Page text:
Wednesday, December 28, 2011

Post NYCC/NYAF 2011 with Peter Tatara Part 3

Please read Part 2 of the interview before reading Part 3

Facing the Concerns

On October 13, 2011, it was the first Thursday opening for NYCC and NYAF. Although most of the exhibitors were set up, the show floor was not accessible until 4pm to non-exhibitors. Unfortunately, there was not a separate press time, meaning prior to 4pm. As a result, the press, professionals and VIP holders shared the day with 10,000 four-day pass holders. In previous years, on a Friday, the convention was opened in the morn for press, professionals, and VIPs; while the fans were allowed to enter the show floor at 1pm. This year all Friday hours were open to everyone. Thursday night was “preview night and time for press and pros to walk on the show floor without the crush of the full weight of the convention,” said Tatara. “Looking to next year, it's too early to say. We'll be announcing details about what we're doing on Thursday as we get into 2012, but I can say we're looking at doing more.”

Now Friday came and the crowd grew. Then Saturday came, and it was full force. Sunday was not as bad as Saturday, but the crowd included children due to the Kids Day events. Overall, throughout the course of the weekend, the crowd flow was better than last year. However, there were times where better crowd control was needed, namely in tight spaces created by the corner of the Capcom booth and the food counter near the entrance, and the hallway where the Speed Dating exit was. Unfortunately, these caused issues for other attendees and the workers of the convention center, who were trying to pass through rolling garbage bins. What can ReedPop do to improve the flow of the crowd in tight spaces? “Looking at your specific examples, these are all things we need to work on,” said Tatara. “We were able to move fans about largely better than last year, but there are still specific pieces and places that we need to concentrate on in 2012 -- meaning more staffing, more communication, and possibly shifting around event placement.”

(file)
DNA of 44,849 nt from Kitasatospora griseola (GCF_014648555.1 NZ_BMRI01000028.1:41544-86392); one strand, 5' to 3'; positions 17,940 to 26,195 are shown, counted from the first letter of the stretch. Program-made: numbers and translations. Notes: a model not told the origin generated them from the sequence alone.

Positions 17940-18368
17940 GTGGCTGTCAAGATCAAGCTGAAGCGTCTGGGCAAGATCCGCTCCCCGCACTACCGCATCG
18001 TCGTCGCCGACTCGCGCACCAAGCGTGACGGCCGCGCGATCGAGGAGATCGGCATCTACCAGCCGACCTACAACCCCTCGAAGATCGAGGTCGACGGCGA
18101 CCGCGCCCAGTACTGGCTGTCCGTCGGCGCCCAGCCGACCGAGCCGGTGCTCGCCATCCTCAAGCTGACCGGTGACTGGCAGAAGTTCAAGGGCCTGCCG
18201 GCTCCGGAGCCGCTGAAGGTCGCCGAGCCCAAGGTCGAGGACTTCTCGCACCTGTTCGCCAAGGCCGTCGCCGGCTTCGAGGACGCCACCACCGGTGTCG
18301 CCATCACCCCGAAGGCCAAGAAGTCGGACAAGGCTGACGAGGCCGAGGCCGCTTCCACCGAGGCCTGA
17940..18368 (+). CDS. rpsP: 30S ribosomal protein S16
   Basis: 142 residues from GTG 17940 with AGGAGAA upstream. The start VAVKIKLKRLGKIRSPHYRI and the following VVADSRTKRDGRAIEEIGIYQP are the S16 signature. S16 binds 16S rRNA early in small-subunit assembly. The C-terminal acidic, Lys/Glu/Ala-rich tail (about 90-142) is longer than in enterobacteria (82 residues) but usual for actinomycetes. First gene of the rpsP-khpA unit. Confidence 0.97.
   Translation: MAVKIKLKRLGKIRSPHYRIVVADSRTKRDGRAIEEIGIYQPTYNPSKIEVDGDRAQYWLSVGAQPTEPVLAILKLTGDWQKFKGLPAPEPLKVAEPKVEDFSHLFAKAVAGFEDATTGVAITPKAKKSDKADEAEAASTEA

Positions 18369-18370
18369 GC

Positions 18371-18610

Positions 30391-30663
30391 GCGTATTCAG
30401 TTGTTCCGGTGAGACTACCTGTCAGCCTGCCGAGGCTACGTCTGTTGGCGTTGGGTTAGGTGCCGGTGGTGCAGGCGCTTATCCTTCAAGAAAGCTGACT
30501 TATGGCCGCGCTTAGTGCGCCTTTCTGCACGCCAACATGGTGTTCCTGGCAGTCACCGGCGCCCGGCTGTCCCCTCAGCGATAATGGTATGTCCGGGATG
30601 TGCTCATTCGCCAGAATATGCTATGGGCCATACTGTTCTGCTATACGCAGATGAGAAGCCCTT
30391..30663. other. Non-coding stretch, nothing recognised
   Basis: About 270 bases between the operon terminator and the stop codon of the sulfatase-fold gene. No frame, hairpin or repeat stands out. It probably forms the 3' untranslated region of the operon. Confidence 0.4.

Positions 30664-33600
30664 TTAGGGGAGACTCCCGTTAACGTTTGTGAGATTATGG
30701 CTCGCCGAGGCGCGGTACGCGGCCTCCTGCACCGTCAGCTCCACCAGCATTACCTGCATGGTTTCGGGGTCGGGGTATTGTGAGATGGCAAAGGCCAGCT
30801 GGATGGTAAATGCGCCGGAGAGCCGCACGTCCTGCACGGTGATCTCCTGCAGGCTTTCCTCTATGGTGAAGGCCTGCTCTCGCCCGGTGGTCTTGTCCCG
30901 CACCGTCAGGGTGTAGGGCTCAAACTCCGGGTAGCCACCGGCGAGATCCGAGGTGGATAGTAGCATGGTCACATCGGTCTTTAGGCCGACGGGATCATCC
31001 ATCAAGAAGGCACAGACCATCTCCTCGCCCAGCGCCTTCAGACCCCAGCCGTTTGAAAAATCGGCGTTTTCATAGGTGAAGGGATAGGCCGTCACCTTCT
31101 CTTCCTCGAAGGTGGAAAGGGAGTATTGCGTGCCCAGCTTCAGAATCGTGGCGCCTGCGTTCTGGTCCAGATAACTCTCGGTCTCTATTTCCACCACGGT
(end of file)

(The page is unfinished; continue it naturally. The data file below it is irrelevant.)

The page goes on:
Speaking of crowds, the Sunrise panel was packed out. There might have been a possibility of underestimation about the popularity of the panel, and probably for some others too. Since, technically, one cannot predict the attendance, how did ReedPop figure out what rooms the anime and manga panels should be held in? However, it is not just the anime and manga panels, but all panels in general. In regards to the anime and manga panels, as stated earlier, to incorporate it with the other panels, it was moved to Hall A. According to Tatara, “they were easier to find, and it meant that non-anime fans would also be discovering them more.” However, the fact was that there were not enough rooms for all the content that was being submitted, meaning “we were unable to provide the size and number of rooms a lot of panelists requested.” There were 300+ panels, but the “caliber of content that is coming in keeps getting bigger.”

Even though the quality and interest in the content continued to grow, the panels were planned early, prior to the opening of the show. Similar to the arrangement for the exhibitors, ReedPop placed their biggest panels several months in advance. Once that was completed, the other panels were placed accordingly to prevent conflicts with guests and other activities being held. “It's a game of chess...We do our best to accommodate room size requests, but there are physical limitations with what the Javits can offer, so there were a lot of panels -- anime and comic -- that could and should have been in bigger rooms, and we're trying to find solutions for this in 2012.”
© 2011 Linda Thai

Stay tune for Part 4 of the Peter Tatara interview.

Photography by Linda Thai

For more pictures, check out the Something Deeper: Anime, Manga and Comics Page on Facebook

No comments: